Vital signs are still present: Beating heart with an appearance that I am awake and alert, and my fingers are still able to hit the keyboard. Yep, I believe I still qualify as living.
That said, of late I feel my quality of living has been a little questionable. About three and a bit weeks ago I found myself rushing off to Queensland for a flying visit. The tour was a whirlwind, and company was crazy. By the time I set foot back in my home, my head was feeling light, and my wallet was feeling decidedly lighter.
It was around this time that a particular molecule appears to have become airborn in a bluster of someone’s coughing, then found itself drifting aimlessly through the air where it passed other tiny little molecules – such as the pollen from flowers and the particulate matter from a very stinky fart. Unfortunately this tiny biological element soon found a home in my throat, where it bedded down and got to work.
Soon my throat was swollen and aching. It felt raw and stripped – like a dried creek bed that had cracked under the sun, exposing fleshy tones underneath. I couldn’t swallow, I couldn’t sleep. I couldn’t stop complaining.
Then I copped a dose of hay-fever. Soon my raw throat became itchy and irritated and my nose began to run. I sneezed and sneezed again, before taking some anti-histamines, which seemed to knock it on its head temporarily.
Foolishly, due to commitments I continued to work, and regretted every moment of it. Before long my ears filled with fluid and I could no longer hear, and my through felt like it had split open like the Grand Canyon.
With a head full of muck I sneezed. With so much pressure behind my ears, my balance center was off, and with each sneeze I threw myself into a spiraling hallucination. My world literally appeared upside down to me, before it rushed back into correct orientation only to flip upside down gracelessly again.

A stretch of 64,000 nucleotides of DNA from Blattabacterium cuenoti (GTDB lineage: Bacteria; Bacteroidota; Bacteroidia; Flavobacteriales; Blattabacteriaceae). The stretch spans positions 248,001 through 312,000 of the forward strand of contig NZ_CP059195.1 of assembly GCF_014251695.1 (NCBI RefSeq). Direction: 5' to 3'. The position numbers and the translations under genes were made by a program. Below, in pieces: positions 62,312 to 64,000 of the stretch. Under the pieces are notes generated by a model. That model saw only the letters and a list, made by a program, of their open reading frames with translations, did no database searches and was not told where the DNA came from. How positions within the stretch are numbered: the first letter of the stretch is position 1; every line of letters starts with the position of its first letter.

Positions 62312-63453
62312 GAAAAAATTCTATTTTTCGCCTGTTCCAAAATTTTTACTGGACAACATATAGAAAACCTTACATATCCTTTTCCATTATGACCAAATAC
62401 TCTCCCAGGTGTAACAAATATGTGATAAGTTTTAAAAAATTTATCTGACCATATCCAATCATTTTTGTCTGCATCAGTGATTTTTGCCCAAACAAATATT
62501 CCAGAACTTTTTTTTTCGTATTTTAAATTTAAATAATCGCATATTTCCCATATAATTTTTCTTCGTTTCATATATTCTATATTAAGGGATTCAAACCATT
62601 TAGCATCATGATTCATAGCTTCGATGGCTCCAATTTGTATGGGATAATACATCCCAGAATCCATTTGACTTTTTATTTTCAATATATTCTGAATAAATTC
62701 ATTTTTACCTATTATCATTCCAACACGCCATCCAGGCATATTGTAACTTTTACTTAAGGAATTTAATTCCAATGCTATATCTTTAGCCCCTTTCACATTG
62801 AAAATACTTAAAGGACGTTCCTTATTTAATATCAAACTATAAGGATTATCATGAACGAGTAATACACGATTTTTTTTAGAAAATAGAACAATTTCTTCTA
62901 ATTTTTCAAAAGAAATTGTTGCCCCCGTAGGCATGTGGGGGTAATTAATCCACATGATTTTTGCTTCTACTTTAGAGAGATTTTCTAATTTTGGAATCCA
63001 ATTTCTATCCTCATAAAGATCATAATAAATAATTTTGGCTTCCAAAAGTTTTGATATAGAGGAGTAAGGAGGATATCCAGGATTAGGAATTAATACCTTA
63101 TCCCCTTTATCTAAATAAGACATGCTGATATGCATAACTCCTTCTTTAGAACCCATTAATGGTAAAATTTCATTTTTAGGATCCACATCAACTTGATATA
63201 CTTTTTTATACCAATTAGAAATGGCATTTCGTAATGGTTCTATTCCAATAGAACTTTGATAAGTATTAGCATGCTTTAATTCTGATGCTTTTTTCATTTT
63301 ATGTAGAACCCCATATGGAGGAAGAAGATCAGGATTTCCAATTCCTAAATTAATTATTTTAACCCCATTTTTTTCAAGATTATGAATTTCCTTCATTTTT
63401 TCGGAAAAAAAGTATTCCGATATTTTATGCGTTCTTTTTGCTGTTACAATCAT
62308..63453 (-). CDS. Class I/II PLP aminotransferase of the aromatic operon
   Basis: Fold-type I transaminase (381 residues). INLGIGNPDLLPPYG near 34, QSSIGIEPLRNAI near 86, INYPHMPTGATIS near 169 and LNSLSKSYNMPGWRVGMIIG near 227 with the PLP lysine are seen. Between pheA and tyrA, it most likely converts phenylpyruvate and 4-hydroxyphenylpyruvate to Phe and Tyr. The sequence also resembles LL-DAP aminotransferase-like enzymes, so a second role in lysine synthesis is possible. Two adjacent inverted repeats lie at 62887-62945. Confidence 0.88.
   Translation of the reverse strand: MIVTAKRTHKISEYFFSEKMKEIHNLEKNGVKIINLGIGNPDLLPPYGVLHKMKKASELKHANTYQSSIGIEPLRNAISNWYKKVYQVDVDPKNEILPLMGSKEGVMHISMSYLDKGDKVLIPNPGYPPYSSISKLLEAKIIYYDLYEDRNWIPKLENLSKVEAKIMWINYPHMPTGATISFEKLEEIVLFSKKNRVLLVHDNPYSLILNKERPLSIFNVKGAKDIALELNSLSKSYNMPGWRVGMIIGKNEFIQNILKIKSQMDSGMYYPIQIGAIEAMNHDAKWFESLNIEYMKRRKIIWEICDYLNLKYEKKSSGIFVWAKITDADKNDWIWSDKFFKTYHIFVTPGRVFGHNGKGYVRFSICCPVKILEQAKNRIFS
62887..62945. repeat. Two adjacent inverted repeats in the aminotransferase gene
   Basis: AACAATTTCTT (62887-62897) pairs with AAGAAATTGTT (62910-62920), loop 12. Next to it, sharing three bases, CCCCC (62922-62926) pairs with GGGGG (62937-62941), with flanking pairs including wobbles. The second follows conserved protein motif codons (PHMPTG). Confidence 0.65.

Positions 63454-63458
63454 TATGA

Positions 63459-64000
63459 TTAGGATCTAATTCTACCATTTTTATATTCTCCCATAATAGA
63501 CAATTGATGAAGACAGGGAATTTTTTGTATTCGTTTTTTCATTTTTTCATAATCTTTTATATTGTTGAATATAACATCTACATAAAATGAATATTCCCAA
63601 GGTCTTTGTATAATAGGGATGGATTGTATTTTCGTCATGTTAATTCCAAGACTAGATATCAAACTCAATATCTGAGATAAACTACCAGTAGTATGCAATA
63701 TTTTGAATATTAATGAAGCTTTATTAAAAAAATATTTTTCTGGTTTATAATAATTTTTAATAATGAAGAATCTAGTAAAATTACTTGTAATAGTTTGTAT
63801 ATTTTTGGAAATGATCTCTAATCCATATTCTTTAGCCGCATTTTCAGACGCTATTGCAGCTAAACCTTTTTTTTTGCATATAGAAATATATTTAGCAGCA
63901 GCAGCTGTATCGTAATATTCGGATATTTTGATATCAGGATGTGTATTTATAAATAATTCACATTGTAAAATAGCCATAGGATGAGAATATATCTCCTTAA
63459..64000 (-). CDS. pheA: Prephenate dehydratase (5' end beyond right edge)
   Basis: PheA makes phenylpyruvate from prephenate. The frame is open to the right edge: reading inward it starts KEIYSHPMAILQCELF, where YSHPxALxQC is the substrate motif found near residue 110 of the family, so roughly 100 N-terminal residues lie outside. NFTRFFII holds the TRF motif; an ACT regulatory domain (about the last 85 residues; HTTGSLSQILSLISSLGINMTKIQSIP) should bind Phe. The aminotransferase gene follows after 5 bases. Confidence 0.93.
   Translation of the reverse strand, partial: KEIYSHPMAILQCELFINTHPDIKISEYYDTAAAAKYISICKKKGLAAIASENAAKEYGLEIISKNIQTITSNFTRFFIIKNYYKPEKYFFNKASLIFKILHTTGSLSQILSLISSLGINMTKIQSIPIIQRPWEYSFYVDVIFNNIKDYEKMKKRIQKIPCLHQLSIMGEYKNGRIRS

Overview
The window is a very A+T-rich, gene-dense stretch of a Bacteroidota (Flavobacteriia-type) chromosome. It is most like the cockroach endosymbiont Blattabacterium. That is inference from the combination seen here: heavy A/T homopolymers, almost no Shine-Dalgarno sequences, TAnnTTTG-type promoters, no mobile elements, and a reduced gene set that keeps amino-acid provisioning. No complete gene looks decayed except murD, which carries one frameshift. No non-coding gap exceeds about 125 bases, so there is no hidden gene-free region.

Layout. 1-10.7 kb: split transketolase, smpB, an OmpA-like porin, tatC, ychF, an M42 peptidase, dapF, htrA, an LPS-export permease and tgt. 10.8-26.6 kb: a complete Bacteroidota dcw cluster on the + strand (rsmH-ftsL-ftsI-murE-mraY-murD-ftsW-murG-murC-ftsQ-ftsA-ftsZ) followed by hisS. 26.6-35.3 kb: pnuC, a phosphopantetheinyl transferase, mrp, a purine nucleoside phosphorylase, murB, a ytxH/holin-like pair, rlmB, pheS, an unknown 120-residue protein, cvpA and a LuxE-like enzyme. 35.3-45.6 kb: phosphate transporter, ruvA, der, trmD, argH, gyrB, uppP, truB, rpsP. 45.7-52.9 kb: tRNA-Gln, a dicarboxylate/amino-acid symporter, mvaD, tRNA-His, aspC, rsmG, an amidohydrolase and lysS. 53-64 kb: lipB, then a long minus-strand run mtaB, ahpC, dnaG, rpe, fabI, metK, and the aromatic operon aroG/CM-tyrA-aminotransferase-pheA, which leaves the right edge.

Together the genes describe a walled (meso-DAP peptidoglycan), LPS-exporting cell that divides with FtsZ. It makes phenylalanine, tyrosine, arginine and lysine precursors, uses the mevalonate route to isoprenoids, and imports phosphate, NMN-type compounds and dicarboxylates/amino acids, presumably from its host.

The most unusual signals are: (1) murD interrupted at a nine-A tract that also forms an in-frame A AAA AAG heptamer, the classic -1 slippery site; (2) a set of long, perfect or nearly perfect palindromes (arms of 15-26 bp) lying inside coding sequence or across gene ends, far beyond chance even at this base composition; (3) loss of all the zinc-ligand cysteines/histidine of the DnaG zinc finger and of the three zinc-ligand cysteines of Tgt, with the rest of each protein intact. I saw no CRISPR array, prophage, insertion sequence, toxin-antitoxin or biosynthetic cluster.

I suffered through this for about a week and a half with only small improvements. I couldn’t drive, I felt drunk when I walked and nothing seemed to give a satisfactory amount of relief. Every day I simple got home from work and collapsed in a heap in my bed. But last Friday I arrived home to a couple of visitors that were going to be staying with us for a while, who had two dogs and a massive trailer of ‘we’re driving across Australia and camping our way’ gear. They’d been on the road a while, and their tired smiles showed it.
I meeted, greeted and gave directions for a cafe before I faded off to bed again.
About an hour later I started to run a bath, but was startled to hear other voices downstairs calling out to see if anyone was home. I rushed some clothes on with a lack of co-ordination, and went down to be greeted by nothing less than a group of rock-stars. Andrew, the front-man of the band ‘The Sons Of Mod’ and Amr, the bassist from ‘The Polydevlins‘, were standing in my lounge along with Ruth – VJ, artist and just generally cool person. Most Australians my age would know Amr from the band ‘Ratcat’, which I still vividly recall watching them as the support act for INXS during the 90’s.
Or was it late 80’s.
Tired greetings were given, coffees and teas were made and I felt like I was very inadequate company for this group while I sat there wearing my thrown on miss-matched shaggy attire. But before long the house filled with family, visitors and a couple of dogs who’d scared Cookie the cat into reclusiveness. All of which were able to take care of the entertaining duties.